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Macro water drop photography

Click for full size imageSince posting some "water drop" macro photos in the Samples Gallery, I've had a few of our members ask how it was done.

So, here's the setup (click on the photo to view at full size). The shots were taken with a 70-200mm lens on a Nikon D2x. A Canon 500D close-up filter on the lens allowed me to work at a "safe" distance (about 10 inches) while still getting in close.

Three strobes were used to light the water surface and freeze the droplets ... one on camera (master), one at top left to highlight the drops, and one below the water glass equipped with gels to add the color.

The tricky part was timing each shot to capture droplets just as they hit the water surface. I improvised with a tripod-mounted turkey baster to get a slow stream of drops (about 1 per second) and triggered the shutter with a remote release. Even with careful timing only about 1 in 5 shots captured the drops.

Visit my Water Drop gallery to see some of the water drop macros.

If you'd like to learn more about the technique, feel free to post your questions or comments in our forum.

Digital Darkroom Nirvana

Click for full size imageYears ago, back in the "ancient" film days, I had a darkroom outfitted with blackout windows, a dichroic (color) enlarger, a huge sink for rinsing prints, and lots of very smelly chemicals.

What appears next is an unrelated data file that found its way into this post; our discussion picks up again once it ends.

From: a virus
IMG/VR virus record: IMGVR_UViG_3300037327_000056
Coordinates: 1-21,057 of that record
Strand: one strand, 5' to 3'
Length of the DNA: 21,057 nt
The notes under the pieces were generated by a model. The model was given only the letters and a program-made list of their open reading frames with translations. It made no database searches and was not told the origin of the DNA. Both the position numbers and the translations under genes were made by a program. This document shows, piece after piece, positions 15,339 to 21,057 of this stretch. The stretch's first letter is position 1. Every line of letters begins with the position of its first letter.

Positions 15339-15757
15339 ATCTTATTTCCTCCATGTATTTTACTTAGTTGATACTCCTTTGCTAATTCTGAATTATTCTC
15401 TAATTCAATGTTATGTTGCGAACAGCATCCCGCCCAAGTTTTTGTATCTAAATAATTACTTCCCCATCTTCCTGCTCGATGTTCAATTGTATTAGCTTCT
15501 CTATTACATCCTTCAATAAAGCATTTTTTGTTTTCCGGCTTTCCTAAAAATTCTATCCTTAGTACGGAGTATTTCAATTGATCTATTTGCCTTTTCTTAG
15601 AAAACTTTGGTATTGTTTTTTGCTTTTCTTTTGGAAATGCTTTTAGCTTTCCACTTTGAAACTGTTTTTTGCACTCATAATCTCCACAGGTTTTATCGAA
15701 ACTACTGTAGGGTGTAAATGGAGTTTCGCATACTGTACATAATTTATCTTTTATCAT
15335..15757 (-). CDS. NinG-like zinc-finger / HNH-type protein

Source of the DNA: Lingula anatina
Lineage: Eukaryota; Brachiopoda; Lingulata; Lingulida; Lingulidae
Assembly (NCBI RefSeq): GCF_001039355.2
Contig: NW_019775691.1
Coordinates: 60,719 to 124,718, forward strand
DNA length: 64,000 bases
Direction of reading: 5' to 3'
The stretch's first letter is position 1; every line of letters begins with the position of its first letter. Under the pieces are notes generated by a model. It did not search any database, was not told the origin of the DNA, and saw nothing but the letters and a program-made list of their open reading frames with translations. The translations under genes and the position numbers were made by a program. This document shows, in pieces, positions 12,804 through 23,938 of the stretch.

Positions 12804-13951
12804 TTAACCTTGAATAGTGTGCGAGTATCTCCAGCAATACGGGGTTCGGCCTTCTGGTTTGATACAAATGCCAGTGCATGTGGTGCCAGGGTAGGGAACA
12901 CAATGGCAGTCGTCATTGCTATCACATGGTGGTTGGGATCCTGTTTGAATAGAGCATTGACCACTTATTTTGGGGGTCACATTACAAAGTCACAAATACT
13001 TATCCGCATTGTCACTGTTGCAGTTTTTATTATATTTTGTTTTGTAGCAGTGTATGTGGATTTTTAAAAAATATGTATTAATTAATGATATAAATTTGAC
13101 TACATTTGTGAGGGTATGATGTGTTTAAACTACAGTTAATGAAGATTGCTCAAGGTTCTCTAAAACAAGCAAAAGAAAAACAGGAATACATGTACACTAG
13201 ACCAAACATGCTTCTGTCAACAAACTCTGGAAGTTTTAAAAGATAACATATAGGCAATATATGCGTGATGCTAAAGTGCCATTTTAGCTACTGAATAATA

Well, times have changed. Now that same room is no longer in darkness and all the chemical fumes have finally dissipated. In their place is the faint hum of hard drives and the glow of flat panel displays.

I've just recently upgraded the system, added more hard drive space, and can gaze into 525 square inches of flat panel color instead of peering at a faint projected image in near darkness. It's digital darkroom nirvana!

For the techies reading this, here's a brief rundown of the setup:

HP Tower PC with Intel Quad Core CPU and 4GB DDR2 memory, (3) SATA hard drives (RAID0, 1.5 Terabytes), Dual Samsung SyncMaster LCD displays (27" and 19", landscape + portrait), plus two HP servers on a LAN with another Terabyte of drive space.

Sure beats that old darkroom...

Your earliest photo?

Set your time machine back to the tumultuous late 60's (yes, I'm dating myself). I was just entering high school and had saved enough money doing odd jobs around the neighborhood to afford my very first SLR, a Mamiya-Sekor 1000DTL.

The camera with a 50mm lens cost around $300 back then, and it was a big step up from the Kodak box camera I played with as a kid. Though not quite a Nikon, the Mamiya Sekor was nevertheless state-of-the-art at the time, with dual metering (spot and average), self-timer, and other advanced features.

I shot exclusively B&W film back then (usually Plus-X and Tri-X), developed the negatives myself, then printed with an ancient Beseler enlarger. To save money, I bought 100 ft. rolls of film and rolled my own cartridges (called bulk-film loading), getting several hundred shots for just a few bucks.

While not actually my first 35mm photo, here's a very early shot scanned from an over 35 year-old negative I found in a file box. I remember printing this at 8x10 and enjoying the "prickly" look of the cactus.

Hey fellow PixArtWeb members, why not share some of your earliest photos and give us a little history?

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